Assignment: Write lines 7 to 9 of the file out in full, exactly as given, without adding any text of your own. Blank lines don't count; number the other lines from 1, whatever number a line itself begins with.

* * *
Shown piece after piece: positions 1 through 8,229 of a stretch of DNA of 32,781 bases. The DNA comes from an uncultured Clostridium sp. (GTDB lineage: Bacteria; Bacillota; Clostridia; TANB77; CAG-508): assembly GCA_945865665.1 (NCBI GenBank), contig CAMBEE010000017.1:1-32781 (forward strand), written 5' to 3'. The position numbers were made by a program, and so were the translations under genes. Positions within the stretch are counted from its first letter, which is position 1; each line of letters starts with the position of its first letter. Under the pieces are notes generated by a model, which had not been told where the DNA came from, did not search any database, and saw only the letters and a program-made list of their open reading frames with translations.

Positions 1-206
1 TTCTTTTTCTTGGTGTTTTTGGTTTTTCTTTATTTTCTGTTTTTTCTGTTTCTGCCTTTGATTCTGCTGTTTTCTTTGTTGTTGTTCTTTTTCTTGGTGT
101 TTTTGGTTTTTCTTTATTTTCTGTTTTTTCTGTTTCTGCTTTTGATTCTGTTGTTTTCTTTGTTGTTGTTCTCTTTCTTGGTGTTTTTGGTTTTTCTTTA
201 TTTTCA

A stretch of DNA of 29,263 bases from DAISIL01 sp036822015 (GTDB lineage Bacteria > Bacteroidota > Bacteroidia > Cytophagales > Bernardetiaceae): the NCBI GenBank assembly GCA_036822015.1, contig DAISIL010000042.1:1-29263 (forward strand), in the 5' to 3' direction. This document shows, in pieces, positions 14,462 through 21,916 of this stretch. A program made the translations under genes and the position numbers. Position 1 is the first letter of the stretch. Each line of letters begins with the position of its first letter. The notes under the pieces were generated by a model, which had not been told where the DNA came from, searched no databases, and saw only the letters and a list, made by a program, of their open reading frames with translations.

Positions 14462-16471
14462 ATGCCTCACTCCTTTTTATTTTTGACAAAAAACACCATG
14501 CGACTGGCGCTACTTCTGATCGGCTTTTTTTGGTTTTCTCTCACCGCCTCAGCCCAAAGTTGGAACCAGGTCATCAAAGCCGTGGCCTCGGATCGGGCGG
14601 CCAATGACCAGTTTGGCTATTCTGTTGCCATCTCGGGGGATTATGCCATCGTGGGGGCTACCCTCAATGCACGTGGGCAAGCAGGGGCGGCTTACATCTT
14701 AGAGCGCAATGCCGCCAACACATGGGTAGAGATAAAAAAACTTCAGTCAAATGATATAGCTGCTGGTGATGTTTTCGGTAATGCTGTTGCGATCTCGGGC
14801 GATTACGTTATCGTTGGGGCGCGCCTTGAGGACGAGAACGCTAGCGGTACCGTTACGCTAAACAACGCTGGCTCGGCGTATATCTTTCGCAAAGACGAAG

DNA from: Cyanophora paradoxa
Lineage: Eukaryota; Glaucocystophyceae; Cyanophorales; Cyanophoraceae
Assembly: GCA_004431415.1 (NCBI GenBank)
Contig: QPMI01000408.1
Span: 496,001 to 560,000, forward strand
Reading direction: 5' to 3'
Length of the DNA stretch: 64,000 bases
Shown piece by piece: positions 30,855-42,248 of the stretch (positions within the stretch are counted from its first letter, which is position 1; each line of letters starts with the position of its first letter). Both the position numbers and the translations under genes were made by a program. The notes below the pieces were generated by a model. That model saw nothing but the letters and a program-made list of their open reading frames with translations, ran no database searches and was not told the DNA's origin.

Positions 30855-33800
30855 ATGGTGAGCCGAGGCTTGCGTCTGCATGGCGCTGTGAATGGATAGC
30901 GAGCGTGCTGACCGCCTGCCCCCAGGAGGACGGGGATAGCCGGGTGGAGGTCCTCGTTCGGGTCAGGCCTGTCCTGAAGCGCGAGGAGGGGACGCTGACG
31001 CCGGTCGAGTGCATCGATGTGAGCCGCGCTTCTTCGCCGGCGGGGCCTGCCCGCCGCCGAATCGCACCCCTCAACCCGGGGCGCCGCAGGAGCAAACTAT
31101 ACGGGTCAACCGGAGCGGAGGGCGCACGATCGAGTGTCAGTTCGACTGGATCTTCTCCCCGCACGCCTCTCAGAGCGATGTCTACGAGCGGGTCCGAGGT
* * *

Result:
Positions 14462-16471
14462 ATGCCTCACTCCTTTTTATTTTTGACAAAAAACACCATG
14501 CGACTGGCGCTACTTCTGATCGGCTTTTTTTGGTTTTCTCTCACCGCCTCAGCCCAAAGTTGGAACCAGGTCATCAAAGCCGTGGCCTCGGATCGGGCGG